Disney World adds 'family style' table service option at Pizzafari

July 16, 2018, 8:00 PM · As if you didn't have enough options when dining at the Walt Disney World Resort, Disney is throwing another choice at guests who want pizza at Disney's Animal Kingdom.

Counter service, or family style?

That's the option that guests will find for dinner at Pizzafari, starting July 31. You can head up to the counter (or the My Disney Experience app for mobile ordering) and pick what you'd like from the menu, or you can opt for a sit-down, family-dining alternative.

The new option will cost $19.99 for adults and $11.99 for kids, and includes non-alcoholic beverages. For that, your family gets two salads (Caprese and Caesar) and three entrees (pasta, chicken, and pizza options) passed at the table, as well as dessert.

It's unclear from Disney's blog post as to how the selection of food will change with the number of people in the family eating. What's the minimum number of diners? How many extra diners do you need to get more food brought out? With entrees ranging from $9.99 to $13.49 at the restaurant, plus three bucks for drinks and five for a dessert, the family dining option could provide a deal if you hit the right sweet spot for the number of diners in your party.

Or... if you use the Disney Dining Plan. And here we see the real appeal of the deal, as Disney is charging just one Quick Service dining credit per person for this (sort of) table service meal. Again, though, YMMV vary based on what you would have ordered off the regular menu. Because at Walt Disney World these days, the most important part of any meal is... your ability to do menu math.

What do you think of this family dining alternative? Would you like to see it at more Disney quick service restaurants?

In other Disney restaurant news: Disney giveth and Disney taketh away. The "Monte Cristo" is now off the menu at Woody's Lunch Box. That took about two weeks.

Replies (3)

July 16, 2018 at 8:56 PM

Fam and I really enjoyed the family style BBQ restaurant at the much missed Big Thunder Ranch, but that was an out-of-the-way spot to sit for a spell and relax for a bit. It was also fun because of the seating arrangement you got interact with other families visiting the park. To me, that's family style.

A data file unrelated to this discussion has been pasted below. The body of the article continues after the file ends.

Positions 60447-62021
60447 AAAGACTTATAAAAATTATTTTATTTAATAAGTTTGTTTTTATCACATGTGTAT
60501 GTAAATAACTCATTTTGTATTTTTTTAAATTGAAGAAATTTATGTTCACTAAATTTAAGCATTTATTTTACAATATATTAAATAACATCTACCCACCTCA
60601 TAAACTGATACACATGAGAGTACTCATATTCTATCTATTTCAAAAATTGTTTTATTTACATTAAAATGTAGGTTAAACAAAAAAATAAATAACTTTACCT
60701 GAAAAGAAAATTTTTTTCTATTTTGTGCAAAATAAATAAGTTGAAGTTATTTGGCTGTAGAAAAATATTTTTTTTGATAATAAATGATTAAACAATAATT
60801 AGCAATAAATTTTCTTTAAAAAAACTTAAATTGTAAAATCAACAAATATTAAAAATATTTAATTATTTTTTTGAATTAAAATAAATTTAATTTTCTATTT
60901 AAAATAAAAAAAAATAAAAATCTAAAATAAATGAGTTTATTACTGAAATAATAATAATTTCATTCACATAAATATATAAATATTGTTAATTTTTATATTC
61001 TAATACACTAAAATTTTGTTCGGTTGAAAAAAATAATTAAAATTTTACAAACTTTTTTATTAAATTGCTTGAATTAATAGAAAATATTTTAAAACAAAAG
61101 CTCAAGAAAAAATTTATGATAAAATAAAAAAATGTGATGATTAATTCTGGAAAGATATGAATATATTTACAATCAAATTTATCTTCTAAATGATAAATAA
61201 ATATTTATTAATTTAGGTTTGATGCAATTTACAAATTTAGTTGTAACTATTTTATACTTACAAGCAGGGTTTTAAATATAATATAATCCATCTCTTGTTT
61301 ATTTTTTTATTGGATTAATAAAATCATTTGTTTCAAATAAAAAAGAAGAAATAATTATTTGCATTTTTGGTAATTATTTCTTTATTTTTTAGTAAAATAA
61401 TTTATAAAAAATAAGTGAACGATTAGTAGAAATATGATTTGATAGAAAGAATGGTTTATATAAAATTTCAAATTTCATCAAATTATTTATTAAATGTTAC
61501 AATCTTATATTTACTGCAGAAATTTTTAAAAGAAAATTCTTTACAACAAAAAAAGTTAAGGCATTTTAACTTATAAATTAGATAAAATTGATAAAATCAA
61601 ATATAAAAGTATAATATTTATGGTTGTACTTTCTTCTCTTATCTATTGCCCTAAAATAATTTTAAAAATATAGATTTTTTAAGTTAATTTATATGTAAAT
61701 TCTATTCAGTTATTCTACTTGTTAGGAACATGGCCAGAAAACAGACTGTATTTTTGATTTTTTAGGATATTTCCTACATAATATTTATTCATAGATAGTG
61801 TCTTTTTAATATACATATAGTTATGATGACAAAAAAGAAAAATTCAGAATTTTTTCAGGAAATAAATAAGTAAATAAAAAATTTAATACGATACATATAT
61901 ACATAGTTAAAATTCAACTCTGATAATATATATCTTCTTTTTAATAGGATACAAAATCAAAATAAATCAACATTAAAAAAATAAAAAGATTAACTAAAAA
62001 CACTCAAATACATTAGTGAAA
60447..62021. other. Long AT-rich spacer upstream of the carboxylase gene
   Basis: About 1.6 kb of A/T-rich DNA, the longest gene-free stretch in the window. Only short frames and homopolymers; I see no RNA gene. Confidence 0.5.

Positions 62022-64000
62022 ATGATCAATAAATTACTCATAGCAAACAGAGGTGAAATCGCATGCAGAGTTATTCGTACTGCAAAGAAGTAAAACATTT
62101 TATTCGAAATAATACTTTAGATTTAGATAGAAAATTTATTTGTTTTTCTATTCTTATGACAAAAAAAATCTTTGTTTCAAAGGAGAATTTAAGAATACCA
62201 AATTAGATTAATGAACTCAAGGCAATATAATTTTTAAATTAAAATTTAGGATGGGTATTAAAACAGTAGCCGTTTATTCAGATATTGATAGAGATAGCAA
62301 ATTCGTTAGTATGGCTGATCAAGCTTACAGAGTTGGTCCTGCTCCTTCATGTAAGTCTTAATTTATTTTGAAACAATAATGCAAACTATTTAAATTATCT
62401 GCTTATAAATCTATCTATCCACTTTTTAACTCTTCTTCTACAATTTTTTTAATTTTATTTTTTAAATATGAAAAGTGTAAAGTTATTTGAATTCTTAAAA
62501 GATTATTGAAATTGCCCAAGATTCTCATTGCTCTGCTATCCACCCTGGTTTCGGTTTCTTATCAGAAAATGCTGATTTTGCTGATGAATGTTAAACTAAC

July 16, 2018 at 11:45 PM

I assume table service meals is more popular at dinner time and counter service restaurants can use more traffic than decreased business AND they want bigger spenders. So they increase the value while not increasing the overhead or changing the kitchen. The desserts look great, but they just import them from their assembly line bakeries. I wonder how they allocate the food with odd number of patrons and everyone wants something unique.

July 18, 2018 at 9:59 AM

I think the "value" of this meal is dependent upon how they execute it. For instance, the Hoop Dee Doo Musical Review and Spirit of Aloha dinner shows are served family style. However, it can be really inconsistent how platters are distributed across the tables and the awkwardness (and occasional difficulty) to get different options placed near your seat or to get refreshed platters if they run empty. So the actual value of the meal (and DDP value) will be completely reliant on how full those plates are, and may be incredibly inconsistent based on kitchen and waitstaff. Whispering Creek serves family style that is billed as all you can eat, but most guests report that they can have difficulty getting skillets refilled even when asking politely (even even impolitely when trying to roll with the craziness of the restaurant). Also, not all of the skillets are listed as AYCE, and there have been highly variable results in getting those refilled.

If there are only 2 people, do you get a whole pizza, or would they deliver half a pizza while delivering a whole pizza to a table of 4? Same with the pasta and salad - Are the portions based on number of guests, or just bringing the same sized platters regardless of the number in the party.

As with most Disney restaurants, it's probably best to let the drones do the research and then evaluate it once there are some reports out there, but before Disney makes adjustments to reduce the value (assuming this ends up being a solid value, especially for the DDP).

Not shocked at all to see the Monte Cristo 86'd. It wasn't a real Monte Cristo anyway, so eliminating the confusion is probably smart from Disney, though they could have kept the grilled ham and cheese as a choice between the plain, cheaper grilled cheese and the rather expensive brisket melt.

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